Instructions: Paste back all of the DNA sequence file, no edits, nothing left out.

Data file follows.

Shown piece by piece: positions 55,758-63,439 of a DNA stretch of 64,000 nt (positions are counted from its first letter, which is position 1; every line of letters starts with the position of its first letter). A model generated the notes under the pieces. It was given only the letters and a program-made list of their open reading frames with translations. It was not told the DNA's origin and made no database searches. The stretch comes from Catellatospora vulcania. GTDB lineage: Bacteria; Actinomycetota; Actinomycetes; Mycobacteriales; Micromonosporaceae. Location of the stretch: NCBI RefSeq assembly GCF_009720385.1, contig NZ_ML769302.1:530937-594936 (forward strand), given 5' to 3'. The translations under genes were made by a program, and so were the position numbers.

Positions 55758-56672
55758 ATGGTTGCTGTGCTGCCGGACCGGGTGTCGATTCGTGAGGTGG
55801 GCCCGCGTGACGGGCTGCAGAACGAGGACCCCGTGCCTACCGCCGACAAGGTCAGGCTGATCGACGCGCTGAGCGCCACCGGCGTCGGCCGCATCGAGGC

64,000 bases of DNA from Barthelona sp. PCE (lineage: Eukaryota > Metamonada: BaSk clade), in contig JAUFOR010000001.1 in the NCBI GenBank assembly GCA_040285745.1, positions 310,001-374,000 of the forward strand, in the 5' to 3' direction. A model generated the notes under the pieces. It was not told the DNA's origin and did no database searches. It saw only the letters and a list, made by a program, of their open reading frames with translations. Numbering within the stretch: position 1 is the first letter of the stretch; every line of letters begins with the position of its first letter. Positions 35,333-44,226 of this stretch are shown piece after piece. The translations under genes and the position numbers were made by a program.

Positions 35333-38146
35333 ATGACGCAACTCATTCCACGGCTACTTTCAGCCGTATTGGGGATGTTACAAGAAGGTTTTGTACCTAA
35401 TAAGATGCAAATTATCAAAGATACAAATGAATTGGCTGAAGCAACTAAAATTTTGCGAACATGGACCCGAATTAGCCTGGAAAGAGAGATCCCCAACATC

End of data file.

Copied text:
Shown piece by piece: positions 55,758-63,439 of a DNA stretch of 64,000 nt (positions are counted from its first letter, which is position 1; every line of letters starts with the position of its first letter). A model generated the notes under the pieces. It was given only the letters and a program-made list of their open reading frames with translations. It was not told the DNA's origin and made no database searches. The stretch comes from Catellatospora vulcania. GTDB lineage: Bacteria; Actinomycetota; Actinomycetes; Mycobacteriales; Micromonosporaceae. Location of the stretch: NCBI RefSeq assembly GCF_009720385.1, contig NZ_ML769302.1:530937-594936 (forward strand), given 5' to 3'. The translations under genes were made by a program, and so were the position numbers.

Positions 55758-56672
55758 ATGGTTGCTGTGCTGCCGGACCGGGTGTCGATTCGTGAGGTGG
55801 GCCCGCGTGACGGGCTGCAGAACGAGGACCCCGTGCCTACCGCCGACAAGGTCAGGCTGATCGACGCGCTGAGCGCCACCGGCGTCGGCCGCATCGAGGC

64,000 bases of DNA from Barthelona sp. PCE (lineage: Eukaryota > Metamonada: BaSk clade), in contig JAUFOR010000001.1 in the NCBI GenBank assembly GCA_040285745.1, positions 310,001-374,000 of the forward strand, in the 5' to 3' direction. A model generated the notes under the pieces. It was not told the DNA's origin and did no database searches. It saw only the letters and a list, made by a program, of their open reading frames with translations. Numbering within the stretch: position 1 is the first letter of the stretch; every line of letters begins with the position of its first letter. Positions 35,333-44,226 of this stretch are shown piece after piece. The translations under genes and the position numbers were made by a program.

Positions 35333-38146
35333 ATGACGCAACTCATTCCACGGCTACTTTCAGCCGTATTGGGGATGTTACAAGAAGGTTTTGTACCTAA
35401 TAAGATGCAAATTATCAAAGATACAAATGAATTGGCTGAAGCAACTAAAATTTTGCGAACATGGACCCGAATTAGCCTGGAAAGAGAGATCCCCAACATC